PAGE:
What Does the Church Need From Me in This Next Season?

As part of my role, I meet regularly with leaders from other denominations who are also interested in church health.  We talk about the state of the church, trends, new ideas, and what we are learning.  It’s always a very helpful conversation. 

At our last meeting we talked about what the church might look like coming out of the pandemic.  There were some theories shared from ideas we had come across and things we had seen working, but there was a lot of, “I don’t know,” which was quickly followed by, “But it won’t be what it was before the pandemic.  It can’t be.”  We all agreed on that basic thought.

This got me to thinking.  If the church is going to change (and of course it will), what will the church need from me as it moves into the next chapter?  When I say “from me,” I don’t mean from me as Director of (whatever all those words are) or guy from HQ.  I mean from me, the guy who attends a local church.  A guy who is part of a local church body/community/family. I guess I also mean you, the Jesus follower reading this.  Here is what I came up with as a sort of get us all thinking list. 

As it moves into this next chapter, my church will need me to:

  1. Pray.  A lot.  Pray for wisdom for the pastors and leaders who have to figure out how to lead us.  Pray for unity in what is a somewhat fractured body at the moment.  Pray that my church will be “good news” to the community around it.  Pray that we will obediently and joyfully be about our Father’s business so that lives can be changed and disciples can be made.
  2. Be patient.  If I think the church is moving too slow into this next chapter I need to be patient with tired pastors and leaders who need to catch their breath after what has been a long, exhausting grind.  If I liked things the way they were, I need to be patient with new ideas and with mistakes that are made.  As always, I need to be patient with people who don’t agree with me on everything.  I need to be quick to listen and slow to speak, seeking to understand another point of view or opinion so that I can better understand other people.  So that I can better love and serve them.  Which leads me into the next thought.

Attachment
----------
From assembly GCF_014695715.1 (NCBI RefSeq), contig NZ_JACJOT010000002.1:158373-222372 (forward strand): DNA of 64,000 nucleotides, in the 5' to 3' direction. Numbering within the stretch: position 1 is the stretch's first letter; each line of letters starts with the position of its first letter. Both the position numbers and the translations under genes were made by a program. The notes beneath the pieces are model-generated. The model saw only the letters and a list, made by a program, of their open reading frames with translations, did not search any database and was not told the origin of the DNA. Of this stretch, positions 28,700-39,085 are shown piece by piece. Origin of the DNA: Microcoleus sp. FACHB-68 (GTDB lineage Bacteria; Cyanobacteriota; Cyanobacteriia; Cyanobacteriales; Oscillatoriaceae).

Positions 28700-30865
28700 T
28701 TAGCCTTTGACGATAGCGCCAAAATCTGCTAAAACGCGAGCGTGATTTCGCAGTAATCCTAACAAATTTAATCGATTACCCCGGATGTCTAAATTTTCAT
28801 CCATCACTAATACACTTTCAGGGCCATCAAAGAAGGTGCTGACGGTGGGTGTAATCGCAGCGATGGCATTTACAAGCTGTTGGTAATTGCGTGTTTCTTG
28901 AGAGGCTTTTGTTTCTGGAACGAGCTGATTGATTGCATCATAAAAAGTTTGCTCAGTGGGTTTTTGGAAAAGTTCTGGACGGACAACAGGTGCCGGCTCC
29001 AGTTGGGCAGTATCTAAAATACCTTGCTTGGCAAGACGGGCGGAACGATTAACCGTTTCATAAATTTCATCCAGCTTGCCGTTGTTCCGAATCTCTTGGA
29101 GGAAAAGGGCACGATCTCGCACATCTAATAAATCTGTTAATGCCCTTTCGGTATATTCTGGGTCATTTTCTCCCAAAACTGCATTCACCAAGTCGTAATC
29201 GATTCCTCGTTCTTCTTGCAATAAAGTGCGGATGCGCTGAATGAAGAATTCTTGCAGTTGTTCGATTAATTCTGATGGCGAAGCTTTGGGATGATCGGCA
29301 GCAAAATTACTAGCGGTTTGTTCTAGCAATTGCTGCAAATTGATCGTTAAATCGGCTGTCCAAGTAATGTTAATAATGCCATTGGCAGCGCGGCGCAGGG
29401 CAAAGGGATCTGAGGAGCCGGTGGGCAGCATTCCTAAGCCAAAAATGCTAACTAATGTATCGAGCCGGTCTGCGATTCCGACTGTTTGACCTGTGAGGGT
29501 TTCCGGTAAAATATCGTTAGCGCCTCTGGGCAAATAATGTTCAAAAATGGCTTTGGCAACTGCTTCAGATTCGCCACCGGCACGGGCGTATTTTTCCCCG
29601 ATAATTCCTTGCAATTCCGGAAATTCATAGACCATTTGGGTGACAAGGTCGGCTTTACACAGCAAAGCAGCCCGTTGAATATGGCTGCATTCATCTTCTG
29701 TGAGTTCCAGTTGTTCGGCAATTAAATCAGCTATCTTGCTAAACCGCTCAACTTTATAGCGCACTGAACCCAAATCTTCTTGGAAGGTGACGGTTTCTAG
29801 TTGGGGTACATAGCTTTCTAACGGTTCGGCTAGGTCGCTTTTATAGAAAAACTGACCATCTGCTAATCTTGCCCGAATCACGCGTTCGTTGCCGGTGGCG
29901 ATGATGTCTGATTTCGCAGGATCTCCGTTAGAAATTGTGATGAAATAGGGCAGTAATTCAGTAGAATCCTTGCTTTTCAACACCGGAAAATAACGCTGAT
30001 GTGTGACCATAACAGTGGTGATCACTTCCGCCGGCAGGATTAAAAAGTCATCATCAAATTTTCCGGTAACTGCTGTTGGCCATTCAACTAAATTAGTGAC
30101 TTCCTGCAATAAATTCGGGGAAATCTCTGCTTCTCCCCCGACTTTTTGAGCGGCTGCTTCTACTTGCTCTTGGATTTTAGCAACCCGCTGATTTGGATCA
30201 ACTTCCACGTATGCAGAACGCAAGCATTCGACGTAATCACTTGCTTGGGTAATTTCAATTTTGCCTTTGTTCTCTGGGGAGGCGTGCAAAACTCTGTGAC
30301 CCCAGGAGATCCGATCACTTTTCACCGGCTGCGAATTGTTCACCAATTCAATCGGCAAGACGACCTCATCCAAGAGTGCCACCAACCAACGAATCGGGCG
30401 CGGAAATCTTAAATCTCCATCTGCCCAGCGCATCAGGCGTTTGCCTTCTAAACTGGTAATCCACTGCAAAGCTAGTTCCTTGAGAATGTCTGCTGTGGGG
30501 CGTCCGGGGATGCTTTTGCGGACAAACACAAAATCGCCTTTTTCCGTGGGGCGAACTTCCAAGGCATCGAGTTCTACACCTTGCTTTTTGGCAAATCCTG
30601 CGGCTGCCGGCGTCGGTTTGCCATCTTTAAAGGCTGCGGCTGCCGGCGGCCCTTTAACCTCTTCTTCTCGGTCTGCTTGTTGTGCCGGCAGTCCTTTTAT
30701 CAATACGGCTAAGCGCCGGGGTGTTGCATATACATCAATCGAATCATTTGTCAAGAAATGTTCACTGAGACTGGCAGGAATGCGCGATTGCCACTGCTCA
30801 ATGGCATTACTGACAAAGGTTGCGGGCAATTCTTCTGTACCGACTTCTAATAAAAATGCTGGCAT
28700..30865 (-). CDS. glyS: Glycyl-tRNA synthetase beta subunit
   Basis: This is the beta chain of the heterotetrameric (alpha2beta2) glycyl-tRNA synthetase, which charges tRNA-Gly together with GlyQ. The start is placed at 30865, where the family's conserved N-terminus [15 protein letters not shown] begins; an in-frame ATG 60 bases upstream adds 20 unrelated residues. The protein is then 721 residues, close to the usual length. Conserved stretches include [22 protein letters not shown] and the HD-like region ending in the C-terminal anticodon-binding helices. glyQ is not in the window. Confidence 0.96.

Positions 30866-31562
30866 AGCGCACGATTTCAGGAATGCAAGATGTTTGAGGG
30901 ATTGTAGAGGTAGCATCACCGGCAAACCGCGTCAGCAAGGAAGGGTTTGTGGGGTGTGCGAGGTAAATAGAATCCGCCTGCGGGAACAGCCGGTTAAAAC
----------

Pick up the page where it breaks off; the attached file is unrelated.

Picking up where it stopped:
3. Not win every argument.  This has been a divisive time in the life of the church in general.  We have let political opinions and COVID disagreements rip us apart.  When did it get stuck in our heads that everyone had to agree with us on everything before we could love them?  Or that folks who disagreed with us on masks were evil and needed to be chased from the church?  I need to remember that my job is not to find people who don’t think like I do and drive them into the ground with my thoughts and opinions.  My job is to look for common ground with people so that we can help each other be more like Jesus.
  4. Participate in fellowship.  This is not an argument to stop participating in online services, but it is a reminder that our faith life can’t just be us on a couch Sunday morning watching, any more that it can be only showing up at a building for an hour and facing the same direction as other folks.  We are meant to be body together/community together/family together as the church.  Whatever happens next, it can’t just be about watching stuff.  We need to engage with one another.  We need to open our homes and our hearts to those who are part of our church family.   We need to meet needs and serve and listen and pray and encourage and …. well there is a long list of “one anothers” that we are called to live out.
  5. Participate in disciple making.  I need to be learning, growing, and seeking out folks who will help me be the person I have been called and created to be, but I also need to be looking to help others grow as well.  That can be a small group who wrestle together to understand and apply the truths of Scripture to their everyday lives, but it should also mean that I am looking for others to invest in and to disciple.  It for sure means that I am looking for ways to love my neighbour who doesn’t go to church in a way that helps him become interested in discovering Jesus.  Again, whatever programs and services and methods the church explores in this new chapter, we need to remember that Jesus told us that we need to be making disciples.  All of us. 

I don’t know what’s next.  None of us really do, but I hope I have helped us start to think about the kind of people and church we need to be as we step into what God has for us next.     

Marc McAlister

Director of Leadership Development and Church Health

Free Methodist Church in Canada